In the RTS games listed, tactical nuclear weapons are available. In Starcraft, they are the superweapon of the humans against both a horde of buglike aliens and another more advanced alien race. In Empire Earth, nuclear bombers can be built from WWII onwards, and while they are a deadly attack, the area and permanence of the blast is limited in keeping with the aims of game balance. War Front is a science-fictional retelling of WWII, and nuclear weapons are again used within the context of that conflict. In Spore, both city- and planet-destroying nuclear weapons are available. In Supreme Commander, nuclear weapons are fired from silos and deal damage in a smaller area than one would expect. In Rise of Nations, nuclear weapons can be used, though anti-missile lasers can be purchased and a missile defense shield can be researched which protects one's entire territory from nuclear strikes. Rise of Nations also has an Armageddon clock the limits the total number of nuclear weapons that can be fired before the game ends in defeat for everyone. Civilization, though not a real-time strategy game, also offers nuclear weapons that can destroy cities, and with it's more advanced resource system, can slowly have the world die out from after-effects of nuclear weapons.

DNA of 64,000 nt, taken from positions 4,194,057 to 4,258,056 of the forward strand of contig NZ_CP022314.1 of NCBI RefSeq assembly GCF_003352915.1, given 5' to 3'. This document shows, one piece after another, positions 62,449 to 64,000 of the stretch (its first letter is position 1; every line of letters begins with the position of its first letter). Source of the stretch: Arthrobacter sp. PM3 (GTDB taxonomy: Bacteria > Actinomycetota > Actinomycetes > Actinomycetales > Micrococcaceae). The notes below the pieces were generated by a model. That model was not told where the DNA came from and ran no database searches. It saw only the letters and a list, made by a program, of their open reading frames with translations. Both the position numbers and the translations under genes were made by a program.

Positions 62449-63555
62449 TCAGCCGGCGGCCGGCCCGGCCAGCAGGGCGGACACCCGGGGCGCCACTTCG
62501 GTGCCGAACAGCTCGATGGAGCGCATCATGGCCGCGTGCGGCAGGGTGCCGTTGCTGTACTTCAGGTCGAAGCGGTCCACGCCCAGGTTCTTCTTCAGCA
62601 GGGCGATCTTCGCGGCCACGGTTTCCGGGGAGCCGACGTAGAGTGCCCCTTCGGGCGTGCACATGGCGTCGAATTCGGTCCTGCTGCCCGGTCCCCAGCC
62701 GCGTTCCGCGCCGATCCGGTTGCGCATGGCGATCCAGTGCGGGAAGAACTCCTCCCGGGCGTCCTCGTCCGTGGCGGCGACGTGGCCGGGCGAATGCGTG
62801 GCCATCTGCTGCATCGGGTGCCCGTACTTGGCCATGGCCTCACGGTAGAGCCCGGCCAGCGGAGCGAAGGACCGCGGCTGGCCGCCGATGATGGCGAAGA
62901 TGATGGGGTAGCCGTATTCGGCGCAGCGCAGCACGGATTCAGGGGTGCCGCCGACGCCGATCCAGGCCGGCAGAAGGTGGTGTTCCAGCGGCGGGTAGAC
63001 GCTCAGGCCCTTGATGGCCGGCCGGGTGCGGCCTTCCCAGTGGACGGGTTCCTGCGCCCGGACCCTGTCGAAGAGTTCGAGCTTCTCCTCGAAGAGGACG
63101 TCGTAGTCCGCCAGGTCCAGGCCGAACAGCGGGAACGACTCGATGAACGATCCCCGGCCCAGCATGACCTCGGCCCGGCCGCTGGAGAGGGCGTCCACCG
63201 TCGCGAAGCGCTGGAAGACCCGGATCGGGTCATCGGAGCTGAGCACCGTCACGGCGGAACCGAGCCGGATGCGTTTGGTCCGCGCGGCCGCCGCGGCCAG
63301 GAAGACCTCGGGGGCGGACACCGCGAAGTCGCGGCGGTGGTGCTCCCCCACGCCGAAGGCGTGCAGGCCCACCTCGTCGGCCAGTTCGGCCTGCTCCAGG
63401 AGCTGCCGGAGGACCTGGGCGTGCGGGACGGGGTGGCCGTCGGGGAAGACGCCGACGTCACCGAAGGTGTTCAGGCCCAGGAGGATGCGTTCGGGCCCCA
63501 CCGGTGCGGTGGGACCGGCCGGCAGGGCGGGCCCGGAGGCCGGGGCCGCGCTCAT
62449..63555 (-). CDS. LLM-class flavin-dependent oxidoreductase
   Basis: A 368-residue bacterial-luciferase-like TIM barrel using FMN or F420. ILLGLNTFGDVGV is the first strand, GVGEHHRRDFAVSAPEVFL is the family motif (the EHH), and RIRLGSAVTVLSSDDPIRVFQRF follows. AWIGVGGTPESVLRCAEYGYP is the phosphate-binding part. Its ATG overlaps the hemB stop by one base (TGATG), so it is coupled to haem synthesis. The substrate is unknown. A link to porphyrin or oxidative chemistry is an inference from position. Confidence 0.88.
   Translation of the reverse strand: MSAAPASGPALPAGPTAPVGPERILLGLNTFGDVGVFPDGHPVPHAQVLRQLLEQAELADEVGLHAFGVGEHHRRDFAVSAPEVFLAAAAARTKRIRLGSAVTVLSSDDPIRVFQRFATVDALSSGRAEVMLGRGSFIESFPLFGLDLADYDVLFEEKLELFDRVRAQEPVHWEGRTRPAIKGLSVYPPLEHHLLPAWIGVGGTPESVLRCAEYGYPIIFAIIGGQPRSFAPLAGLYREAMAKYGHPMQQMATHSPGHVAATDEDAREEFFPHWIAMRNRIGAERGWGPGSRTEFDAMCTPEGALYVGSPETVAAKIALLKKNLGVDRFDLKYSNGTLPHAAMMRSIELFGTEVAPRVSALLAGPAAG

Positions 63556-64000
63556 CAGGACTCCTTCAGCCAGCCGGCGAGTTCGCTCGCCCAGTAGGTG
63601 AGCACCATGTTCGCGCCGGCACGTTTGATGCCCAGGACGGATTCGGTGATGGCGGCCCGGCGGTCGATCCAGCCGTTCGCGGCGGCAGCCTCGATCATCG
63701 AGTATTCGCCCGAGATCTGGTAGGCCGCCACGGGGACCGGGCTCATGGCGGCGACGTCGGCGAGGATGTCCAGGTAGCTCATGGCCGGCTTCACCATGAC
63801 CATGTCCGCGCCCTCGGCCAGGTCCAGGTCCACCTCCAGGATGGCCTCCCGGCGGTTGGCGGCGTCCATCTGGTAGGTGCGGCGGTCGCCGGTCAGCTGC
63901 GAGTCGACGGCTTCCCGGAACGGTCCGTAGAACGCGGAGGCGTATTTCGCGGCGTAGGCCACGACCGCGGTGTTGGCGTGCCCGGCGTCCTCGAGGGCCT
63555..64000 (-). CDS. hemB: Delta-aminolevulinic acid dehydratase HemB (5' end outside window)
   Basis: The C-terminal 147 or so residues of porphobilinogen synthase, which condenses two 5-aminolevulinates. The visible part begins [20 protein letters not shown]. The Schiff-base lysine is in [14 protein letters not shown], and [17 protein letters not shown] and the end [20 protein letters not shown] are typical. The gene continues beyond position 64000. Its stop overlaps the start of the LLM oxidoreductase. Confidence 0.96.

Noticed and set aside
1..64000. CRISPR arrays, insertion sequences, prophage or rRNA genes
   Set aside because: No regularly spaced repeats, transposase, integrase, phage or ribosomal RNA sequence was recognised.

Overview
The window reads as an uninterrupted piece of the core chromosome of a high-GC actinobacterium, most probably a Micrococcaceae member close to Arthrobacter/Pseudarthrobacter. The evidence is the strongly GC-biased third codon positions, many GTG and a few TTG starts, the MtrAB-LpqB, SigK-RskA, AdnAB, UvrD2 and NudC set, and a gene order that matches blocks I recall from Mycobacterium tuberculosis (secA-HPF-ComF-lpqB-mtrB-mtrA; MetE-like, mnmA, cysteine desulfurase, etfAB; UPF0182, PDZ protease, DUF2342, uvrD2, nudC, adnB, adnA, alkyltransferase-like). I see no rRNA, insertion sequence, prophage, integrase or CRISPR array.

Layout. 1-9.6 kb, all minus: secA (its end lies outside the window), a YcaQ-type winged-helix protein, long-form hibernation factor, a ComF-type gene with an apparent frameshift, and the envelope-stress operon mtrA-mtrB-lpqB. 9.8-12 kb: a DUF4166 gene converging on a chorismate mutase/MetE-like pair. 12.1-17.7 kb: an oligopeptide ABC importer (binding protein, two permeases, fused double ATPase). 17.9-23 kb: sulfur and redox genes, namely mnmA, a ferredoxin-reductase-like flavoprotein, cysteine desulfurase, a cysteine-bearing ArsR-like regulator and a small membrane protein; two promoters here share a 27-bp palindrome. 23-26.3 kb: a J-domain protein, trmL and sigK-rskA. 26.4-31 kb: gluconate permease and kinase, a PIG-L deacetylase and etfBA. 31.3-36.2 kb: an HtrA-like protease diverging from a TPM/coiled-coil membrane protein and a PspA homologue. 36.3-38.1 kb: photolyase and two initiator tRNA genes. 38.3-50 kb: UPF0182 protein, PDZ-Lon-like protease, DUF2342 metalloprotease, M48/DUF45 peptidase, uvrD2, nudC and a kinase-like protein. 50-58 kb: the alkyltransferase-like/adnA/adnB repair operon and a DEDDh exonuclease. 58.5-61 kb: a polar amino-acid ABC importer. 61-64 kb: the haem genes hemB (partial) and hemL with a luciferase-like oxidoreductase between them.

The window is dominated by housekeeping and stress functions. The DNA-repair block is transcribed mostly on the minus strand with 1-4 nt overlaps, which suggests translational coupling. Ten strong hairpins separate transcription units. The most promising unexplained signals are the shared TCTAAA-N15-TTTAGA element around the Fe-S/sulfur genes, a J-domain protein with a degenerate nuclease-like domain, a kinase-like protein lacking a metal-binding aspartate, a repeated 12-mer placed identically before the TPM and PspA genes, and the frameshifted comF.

4. Some combination thereof
  • Fallout series
The Fallout series is set after a total nuclear war, and cold-war culture is the substance of the games. It also features, in Fallout 3, a tactical nuclear rifle.


So what does it mean to have nuclear weapons be part of videogame culture? For the most part, it is no different than having nuclear weapons in fiction, in movies, in comic books, and in song. Sometimes, they will be treated with proper understanding, sometimes they'll be used as a cheap plot accellerant, and more often than not they'll used somewhere between. This is fine, because that's the state of our cultural understanding of nuclear weapons right now.

Games could make a strong statement about tactical nuclear weapons, and on the surface they appear to do so. After all, games, more than any other medium, feature small nuclear strikes. But this isn't really an argument for the use of more nuclear weapons - this is a constraint of game design. When games feature realistic, all-destroying nuclear strikes, they are exclusively plot devices/scripted events, and happen outside the control of the player. When players are given control, nuclear weapons are small, because, and this is important, players will be using these against other players online, and instant-game-ending shots don't make for popular or enjoyable games.

Nuclear weapons could be depicted realistically, but if history has shown us anything, the more powerful a nuclear weapon is, the less likely people are to want it used against themselves. And, in the games-design universe, the certainty that players will use a horribly destructive weapon in a setting where consequences are low translates directly to scaling-down weapons so that they are a balanced component of gameplay. It's not realistic, but it's also very clearly not reality.